The Unfamiliar Window – a prompt for practice

Since I’m feeling bouncy and full of energy today, despite a spring cold, I decided I’d post another exercise you can use to create your own practice. It’s the sudden sunshine after two weeks of constant rain, I think. The upsurge in vitamin D is obviously making me think anything is possible, including some energetic writing practice.

This one is another observation exercise, to jog us out of our ordinary ways of seeing. I realised how much we automatically filter out when I started taking walks with my son – he sees everything. His brain hasn’t yet started to ignore things he has seen before, things that are commonplace, and therefore he is overloaded with information and excitement just walking down the road. Sometimes it’s not so interesting (how many motorbikes I can find interesting in no way correlates to the number my son finds interesting), but sometimes he points out a flower I wouldn’t have noticed, or a heron stock still on the island in the park, or the dragon nests in the clouds. Invigorating.

Ado? No more:

Exercise: The Unfamiliar Window

  • ¬†Describe the view in detail.

You can do this with a truly unfamiliar window, or one that is familiar, that you think you know inside out. The trick is to look with fresh eyes, and note every significant detail you can: the toys in a back garden, a window left open, people at the bus stop, the leaves (or otherwise) on the trees. Paint a true picture of what you see. Try and keep judgements out of the prose. 300 words.

As for the windows themselves, you can sit in front of them, take a photo, do a quick sketch, or  take some quick notes (this will end up being more of a remembered/imagined version but still useful).

Extension exercise: focus on one detail and expand its story. Now is the time to bring judgements into the prose. 300 words.

5 Books to Kickstart your Creativity

I confess I love creative writing books, and I buy them with all the zeal of the recently converted Amazon Prime subscriber. I continue to buy them even though a good deal of them are repetitive and dull, and inspire me no more than staring into the depths of my laundry basket.

The ones I come back to are the ones that throw me out of my ruts, and they tend to be less specifically about writing, and more about living creatively, however you choose to do it. So here are my favourites:

The Artist’s Way by Julia Cameron. The don of all creative kickstarters, Cameron wrote this classic about rediscovering your creative self in 1994, and has sold a Gazillion copies of it since. The book is a 12 week program, with exercises and tasks to help you back towards living a more creative life. It’s not just for writers, but anyone who has had, and lost, a desire to make stuff. (Now available as an online course. I’m not affiliated, just showing you where it is.)

Personally I’ve never got beyond about week 6 (which may be why I still feel blocked) but I’ve carried the tool of morning pages with me through every fallow period (and I know many writers rely on them). The idea is to write three pages a day, preferably in the morning, of whatever you like. No editor, no critic, no stopping. It works. Whatever rubbish I write I feel better for at least having done them.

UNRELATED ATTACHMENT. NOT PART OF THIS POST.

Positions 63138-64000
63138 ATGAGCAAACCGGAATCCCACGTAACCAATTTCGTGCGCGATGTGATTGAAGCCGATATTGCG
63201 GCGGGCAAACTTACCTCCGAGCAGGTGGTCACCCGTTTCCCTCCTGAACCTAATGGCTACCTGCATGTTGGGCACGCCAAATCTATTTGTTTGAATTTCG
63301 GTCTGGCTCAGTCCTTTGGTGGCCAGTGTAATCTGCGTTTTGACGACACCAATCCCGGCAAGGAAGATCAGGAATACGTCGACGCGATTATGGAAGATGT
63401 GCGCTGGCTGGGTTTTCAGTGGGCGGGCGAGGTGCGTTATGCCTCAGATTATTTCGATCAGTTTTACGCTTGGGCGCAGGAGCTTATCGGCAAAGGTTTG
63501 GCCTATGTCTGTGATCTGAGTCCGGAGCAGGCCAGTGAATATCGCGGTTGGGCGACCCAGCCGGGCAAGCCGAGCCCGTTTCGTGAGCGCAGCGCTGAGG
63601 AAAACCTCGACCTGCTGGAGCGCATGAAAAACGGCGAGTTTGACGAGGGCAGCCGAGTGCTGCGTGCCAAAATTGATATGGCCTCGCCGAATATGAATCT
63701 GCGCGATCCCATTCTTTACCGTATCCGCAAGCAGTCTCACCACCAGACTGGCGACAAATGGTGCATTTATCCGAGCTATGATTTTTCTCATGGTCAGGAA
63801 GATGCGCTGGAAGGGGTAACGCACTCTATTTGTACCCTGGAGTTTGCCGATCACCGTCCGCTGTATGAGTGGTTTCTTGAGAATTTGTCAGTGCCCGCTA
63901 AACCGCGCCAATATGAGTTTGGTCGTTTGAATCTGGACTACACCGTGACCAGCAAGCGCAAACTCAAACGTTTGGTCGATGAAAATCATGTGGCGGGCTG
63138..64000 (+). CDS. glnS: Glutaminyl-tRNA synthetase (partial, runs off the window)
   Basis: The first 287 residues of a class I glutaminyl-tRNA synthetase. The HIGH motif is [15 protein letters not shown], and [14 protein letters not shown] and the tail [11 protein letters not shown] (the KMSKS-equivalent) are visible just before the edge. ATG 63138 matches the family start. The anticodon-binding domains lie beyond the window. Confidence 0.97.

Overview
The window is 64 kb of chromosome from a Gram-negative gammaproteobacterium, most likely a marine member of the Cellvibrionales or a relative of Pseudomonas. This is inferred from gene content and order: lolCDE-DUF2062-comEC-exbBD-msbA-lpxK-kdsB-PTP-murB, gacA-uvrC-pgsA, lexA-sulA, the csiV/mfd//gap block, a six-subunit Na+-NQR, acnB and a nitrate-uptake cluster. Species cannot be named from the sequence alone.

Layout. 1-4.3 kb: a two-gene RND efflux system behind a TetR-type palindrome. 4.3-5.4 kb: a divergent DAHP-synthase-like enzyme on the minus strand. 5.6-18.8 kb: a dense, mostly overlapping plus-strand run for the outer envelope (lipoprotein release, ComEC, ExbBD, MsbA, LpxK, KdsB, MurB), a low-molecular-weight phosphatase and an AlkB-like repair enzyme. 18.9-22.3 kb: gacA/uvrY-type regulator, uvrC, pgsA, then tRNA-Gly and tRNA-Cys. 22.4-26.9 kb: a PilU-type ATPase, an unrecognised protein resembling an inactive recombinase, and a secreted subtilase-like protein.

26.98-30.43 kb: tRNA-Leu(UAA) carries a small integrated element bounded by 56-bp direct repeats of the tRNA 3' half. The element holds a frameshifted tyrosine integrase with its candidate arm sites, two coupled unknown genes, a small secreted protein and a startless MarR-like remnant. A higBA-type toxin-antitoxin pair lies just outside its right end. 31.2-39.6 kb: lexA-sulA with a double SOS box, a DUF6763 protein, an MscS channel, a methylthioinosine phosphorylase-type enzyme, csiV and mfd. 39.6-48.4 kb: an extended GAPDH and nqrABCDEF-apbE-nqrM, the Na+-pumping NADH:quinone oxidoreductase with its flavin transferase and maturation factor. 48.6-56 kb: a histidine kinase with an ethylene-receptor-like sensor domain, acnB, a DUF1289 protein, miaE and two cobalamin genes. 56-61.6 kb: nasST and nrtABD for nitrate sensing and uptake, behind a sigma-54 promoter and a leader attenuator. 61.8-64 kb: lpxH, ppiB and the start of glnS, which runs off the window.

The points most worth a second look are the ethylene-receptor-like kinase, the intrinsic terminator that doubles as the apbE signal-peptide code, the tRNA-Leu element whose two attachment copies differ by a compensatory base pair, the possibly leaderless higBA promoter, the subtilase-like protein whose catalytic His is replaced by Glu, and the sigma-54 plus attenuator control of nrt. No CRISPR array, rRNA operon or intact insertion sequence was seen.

Fearless Creating by Eric Maisel. A confession: this is a new purchase for me, and I was attracted by the idea of tackling the anxiety I feel about writing (I took a long break, I had a baby and now am brain dead, I have no ideas left – that sort of thing). Maisel is a psychotherapist who works with creative people from all disciplines, and this book is unlike the others that encourage you to sit down and pick up a pen, or go for walks in the woods. One of the very first exercises involves a potato. It may not be the book for you, but I laughed so much while trying to hold my potato that I have to include it.

The 3a.m. Epiphany by Brian Kitely. If you’re after writing exercises that push you a little further than ‘be inspired by this image of a camel’ or whatever, then this is the book for you. Kitely teaches Creative Writing at the University of Denver, and takes the approach that we can learn about writing by actually doing writing. The exercises can feel narrow in their scope, but this just encourages creativity, rather than stifling it. It’s Oulipo-like in the approach to using boundaries to encourage free wordplay – just like children, writers play with more freedom if they have a wall to bash against. Highly recommended, as is the sequel The 4a.m. Breakthrough.

The Creative Habit by Twyla Tharp. Tharp isn’t a writer, she’s a dancer, but I thoroughly enjoyed reading this book about her creative process, and the tools she’s used in her career as a choreographer. There are practical exercises throughout the book, which focus on developing working habits and encouraging the creative mind to be awake and present, as well as tackling frailities. It ends with a lovely chapter on the necessity of failure, and her admission that she was 58 before she felt like a master of her craft. Very inspiring book.

Most of these books can be used by anyone who wants to live creatively, whether that means making a living out of it, or just following your passions for making art of one kind or another, regardless of monetary reward. I hope you too find some inspiration for your Autumn renewal.